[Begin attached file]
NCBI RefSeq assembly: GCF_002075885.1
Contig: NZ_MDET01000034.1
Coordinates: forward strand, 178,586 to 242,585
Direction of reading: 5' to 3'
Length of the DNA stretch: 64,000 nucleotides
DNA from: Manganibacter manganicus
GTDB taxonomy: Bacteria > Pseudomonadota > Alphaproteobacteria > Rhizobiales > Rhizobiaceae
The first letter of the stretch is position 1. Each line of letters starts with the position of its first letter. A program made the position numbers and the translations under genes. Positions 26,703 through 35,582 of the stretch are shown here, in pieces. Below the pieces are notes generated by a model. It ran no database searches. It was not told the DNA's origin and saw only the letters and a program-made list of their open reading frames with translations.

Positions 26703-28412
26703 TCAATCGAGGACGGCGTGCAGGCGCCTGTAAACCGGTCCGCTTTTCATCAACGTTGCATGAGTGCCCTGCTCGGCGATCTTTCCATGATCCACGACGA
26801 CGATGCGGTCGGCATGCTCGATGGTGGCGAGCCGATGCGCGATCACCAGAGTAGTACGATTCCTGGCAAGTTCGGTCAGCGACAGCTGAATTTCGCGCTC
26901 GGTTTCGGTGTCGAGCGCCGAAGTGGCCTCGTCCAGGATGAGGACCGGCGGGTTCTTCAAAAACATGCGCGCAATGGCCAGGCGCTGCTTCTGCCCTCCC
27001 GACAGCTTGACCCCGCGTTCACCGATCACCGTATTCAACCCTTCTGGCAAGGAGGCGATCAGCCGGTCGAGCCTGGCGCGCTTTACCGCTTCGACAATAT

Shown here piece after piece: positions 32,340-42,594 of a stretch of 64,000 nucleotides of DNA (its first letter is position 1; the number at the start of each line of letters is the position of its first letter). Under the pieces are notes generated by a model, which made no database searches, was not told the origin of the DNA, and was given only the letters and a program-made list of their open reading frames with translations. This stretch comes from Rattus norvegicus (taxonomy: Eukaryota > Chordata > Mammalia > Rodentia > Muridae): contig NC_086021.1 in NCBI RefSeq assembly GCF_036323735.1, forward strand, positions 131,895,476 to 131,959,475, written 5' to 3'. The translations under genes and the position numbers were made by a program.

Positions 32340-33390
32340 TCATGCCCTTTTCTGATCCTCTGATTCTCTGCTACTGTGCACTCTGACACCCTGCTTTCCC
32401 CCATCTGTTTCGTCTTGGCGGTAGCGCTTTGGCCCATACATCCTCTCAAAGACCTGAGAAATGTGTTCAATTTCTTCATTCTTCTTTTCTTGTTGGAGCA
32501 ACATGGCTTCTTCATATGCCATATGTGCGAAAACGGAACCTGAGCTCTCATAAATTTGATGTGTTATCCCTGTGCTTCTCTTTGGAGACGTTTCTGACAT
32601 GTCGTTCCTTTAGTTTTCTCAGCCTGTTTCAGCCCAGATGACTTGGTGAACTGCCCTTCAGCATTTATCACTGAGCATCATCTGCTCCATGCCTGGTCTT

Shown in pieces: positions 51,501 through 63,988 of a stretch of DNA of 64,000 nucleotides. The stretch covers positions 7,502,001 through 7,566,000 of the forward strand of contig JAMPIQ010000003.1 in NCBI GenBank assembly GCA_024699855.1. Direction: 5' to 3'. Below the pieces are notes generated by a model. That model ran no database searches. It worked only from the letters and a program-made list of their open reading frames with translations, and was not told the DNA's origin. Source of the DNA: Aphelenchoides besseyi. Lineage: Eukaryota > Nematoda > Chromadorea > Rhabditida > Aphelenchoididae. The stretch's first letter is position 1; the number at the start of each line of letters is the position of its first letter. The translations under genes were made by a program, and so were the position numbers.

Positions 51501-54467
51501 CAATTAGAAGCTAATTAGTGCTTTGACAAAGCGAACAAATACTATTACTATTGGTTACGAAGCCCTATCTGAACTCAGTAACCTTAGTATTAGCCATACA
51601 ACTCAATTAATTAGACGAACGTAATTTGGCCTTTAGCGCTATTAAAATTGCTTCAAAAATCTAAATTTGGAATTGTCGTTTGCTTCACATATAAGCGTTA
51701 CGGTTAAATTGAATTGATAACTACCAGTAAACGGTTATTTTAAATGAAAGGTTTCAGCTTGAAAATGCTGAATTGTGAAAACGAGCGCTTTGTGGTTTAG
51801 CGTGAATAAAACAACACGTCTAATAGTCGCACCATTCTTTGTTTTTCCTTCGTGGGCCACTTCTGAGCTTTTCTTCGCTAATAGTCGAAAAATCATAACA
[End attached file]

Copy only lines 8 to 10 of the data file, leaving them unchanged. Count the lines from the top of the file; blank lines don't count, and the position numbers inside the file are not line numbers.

The first letter of the stretch is position 1. Each line of letters starts with the position of its first letter. A program made the position numbers and the translations under genes. Positions 26,703 through 35,582 of the stretch are shown here, in pieces. Below the pieces are notes generated by a model. It ran no database searches. It was not told the DNA's origin and saw only the letters and a program-made list of their open reading frames with translations.

Positions 26703-28412
26703 TCAATCGAGGACGGCGTGCAGGCGCCTGTAAACCGGTCCGCTTTTCATCAACGTTGCATGAGTGCCCTGCTCGGCGATCTTTCCATGATCCACGACGA